Aristotelian practical wisdom in business ethics
The revival of virtue ethics in contemporary moral philosophy had a major impact on business ethicists, among whom the virtues have become a staple subject of inquiry. Aristotle’s phronēsis (‘practical wisdom’) is one of those virtues, and a number of texts have examined it in some detail. But analyses of phronēsis in business ethics have neglected some of its most significant and interesting elements.
In this paper, the author dissects two neglected components of practical wisdom as outlined in Book VI of the Nicomachean Ethics: sunesis (‘judgement’), a capacity to perceptively evaluate testimony, and gnomē (‘discernment’), a capacity to rightly discern exceptions to ‘universal’ moral rules. Practical wisdom is a product of experience, so the writer examines the role that experience plays in the development of these deliberative capacities, asking what it is that the practically wise will have taken away from their experiences.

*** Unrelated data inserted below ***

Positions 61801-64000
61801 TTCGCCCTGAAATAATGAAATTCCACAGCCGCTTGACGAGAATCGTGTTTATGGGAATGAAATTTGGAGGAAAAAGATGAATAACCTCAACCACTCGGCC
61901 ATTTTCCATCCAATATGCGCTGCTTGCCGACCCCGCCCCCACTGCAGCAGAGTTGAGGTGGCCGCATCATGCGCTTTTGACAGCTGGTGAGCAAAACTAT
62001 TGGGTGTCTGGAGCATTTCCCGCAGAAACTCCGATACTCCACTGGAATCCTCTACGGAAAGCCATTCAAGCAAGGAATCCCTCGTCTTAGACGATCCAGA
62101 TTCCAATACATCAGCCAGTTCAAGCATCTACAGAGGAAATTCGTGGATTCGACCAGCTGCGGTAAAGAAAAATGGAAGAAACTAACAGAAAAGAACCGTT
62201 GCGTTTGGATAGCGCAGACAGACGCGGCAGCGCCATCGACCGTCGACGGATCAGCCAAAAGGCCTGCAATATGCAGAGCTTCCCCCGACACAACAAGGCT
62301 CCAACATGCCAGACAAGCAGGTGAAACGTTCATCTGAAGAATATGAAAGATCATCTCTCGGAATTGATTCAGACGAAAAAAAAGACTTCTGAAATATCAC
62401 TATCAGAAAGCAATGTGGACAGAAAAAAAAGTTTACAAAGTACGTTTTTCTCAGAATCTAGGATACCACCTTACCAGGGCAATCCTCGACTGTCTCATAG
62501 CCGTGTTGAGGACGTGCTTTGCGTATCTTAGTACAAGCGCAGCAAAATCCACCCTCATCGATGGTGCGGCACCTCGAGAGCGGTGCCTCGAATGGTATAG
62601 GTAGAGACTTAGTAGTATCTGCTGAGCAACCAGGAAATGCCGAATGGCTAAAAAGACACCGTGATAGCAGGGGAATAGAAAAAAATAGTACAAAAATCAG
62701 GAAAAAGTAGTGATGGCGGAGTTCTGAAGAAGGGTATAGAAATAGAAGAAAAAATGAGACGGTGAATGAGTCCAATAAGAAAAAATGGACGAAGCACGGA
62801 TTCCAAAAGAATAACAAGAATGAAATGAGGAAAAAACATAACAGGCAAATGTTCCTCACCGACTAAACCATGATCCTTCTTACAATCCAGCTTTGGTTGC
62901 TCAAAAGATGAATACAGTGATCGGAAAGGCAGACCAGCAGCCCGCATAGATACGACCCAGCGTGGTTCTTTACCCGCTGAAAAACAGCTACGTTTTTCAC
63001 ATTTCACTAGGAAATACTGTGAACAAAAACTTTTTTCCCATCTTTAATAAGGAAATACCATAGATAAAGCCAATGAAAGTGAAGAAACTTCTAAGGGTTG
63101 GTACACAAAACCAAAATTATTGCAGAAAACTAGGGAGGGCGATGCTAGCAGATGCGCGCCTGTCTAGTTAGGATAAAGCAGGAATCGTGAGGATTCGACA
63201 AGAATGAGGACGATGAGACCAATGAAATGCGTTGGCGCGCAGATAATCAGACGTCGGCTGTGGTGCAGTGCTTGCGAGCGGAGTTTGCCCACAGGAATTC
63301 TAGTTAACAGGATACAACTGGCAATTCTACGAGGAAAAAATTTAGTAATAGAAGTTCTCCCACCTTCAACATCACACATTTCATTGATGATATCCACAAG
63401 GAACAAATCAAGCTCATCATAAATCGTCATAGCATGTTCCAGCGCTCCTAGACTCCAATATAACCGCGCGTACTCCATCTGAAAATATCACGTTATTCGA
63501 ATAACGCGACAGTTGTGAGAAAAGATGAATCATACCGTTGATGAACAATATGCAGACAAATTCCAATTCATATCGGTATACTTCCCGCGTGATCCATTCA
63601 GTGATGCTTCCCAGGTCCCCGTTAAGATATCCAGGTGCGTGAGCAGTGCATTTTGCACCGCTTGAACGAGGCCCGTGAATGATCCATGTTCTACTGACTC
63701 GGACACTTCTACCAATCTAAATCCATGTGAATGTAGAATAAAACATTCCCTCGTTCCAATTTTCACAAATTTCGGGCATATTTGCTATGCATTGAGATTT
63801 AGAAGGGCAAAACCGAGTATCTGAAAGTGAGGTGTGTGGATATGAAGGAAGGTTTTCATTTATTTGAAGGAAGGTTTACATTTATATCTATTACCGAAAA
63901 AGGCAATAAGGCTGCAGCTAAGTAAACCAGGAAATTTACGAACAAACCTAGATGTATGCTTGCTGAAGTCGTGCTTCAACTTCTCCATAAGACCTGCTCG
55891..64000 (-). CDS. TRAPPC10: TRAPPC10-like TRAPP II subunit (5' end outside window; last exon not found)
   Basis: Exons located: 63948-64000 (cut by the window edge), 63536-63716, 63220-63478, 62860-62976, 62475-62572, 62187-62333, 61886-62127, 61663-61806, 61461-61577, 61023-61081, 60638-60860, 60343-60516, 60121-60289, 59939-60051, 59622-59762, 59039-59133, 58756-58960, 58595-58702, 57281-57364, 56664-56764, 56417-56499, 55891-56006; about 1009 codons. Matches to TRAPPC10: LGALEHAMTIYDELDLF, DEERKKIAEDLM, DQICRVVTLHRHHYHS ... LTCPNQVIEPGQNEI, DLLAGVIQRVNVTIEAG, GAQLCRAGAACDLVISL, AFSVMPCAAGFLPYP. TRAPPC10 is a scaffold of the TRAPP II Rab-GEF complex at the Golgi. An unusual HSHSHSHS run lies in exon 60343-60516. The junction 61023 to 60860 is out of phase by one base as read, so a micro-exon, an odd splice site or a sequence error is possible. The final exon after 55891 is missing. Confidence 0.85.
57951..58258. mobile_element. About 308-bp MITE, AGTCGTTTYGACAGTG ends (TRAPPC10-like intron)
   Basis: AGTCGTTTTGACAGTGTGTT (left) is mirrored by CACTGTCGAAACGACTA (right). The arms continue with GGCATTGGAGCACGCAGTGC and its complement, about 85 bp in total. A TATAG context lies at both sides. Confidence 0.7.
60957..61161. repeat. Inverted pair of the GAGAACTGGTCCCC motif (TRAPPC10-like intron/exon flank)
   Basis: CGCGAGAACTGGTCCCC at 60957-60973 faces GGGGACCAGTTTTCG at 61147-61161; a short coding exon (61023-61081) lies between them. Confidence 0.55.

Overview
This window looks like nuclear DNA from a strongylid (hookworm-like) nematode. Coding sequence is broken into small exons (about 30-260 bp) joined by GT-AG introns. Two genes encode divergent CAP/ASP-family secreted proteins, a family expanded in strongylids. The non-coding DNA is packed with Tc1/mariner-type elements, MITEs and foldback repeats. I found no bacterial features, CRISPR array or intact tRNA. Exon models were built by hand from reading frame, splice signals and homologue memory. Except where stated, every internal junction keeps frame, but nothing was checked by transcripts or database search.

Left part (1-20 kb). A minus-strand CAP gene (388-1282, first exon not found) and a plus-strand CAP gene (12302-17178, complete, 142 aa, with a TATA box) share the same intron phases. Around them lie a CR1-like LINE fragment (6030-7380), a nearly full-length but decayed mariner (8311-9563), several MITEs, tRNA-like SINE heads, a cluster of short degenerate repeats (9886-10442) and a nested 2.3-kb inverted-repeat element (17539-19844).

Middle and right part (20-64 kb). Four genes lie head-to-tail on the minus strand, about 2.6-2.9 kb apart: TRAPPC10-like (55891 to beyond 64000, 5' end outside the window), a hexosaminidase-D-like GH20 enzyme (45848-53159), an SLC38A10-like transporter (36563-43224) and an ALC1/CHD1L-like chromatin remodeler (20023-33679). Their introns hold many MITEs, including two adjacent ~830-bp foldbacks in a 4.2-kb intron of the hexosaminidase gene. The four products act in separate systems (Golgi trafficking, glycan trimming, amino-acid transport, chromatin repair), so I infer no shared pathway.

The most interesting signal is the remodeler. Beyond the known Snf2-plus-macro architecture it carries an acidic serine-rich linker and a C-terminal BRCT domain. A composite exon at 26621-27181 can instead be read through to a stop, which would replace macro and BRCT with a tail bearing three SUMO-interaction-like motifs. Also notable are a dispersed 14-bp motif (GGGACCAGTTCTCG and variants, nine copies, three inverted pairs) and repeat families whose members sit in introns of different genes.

It is, in particular, everyday, ‘mundane’ experience that begets these excellences, so the author concentrates specifically on that kind of experience in the domains of sunesis and gnomē as the author searches for insights about how the authors develop phronēsis and how the authors might better do what is right.
Steven Steyl. 2020. Aristotelian Practical Wisdom in Business Ethics: Two Neglected Components.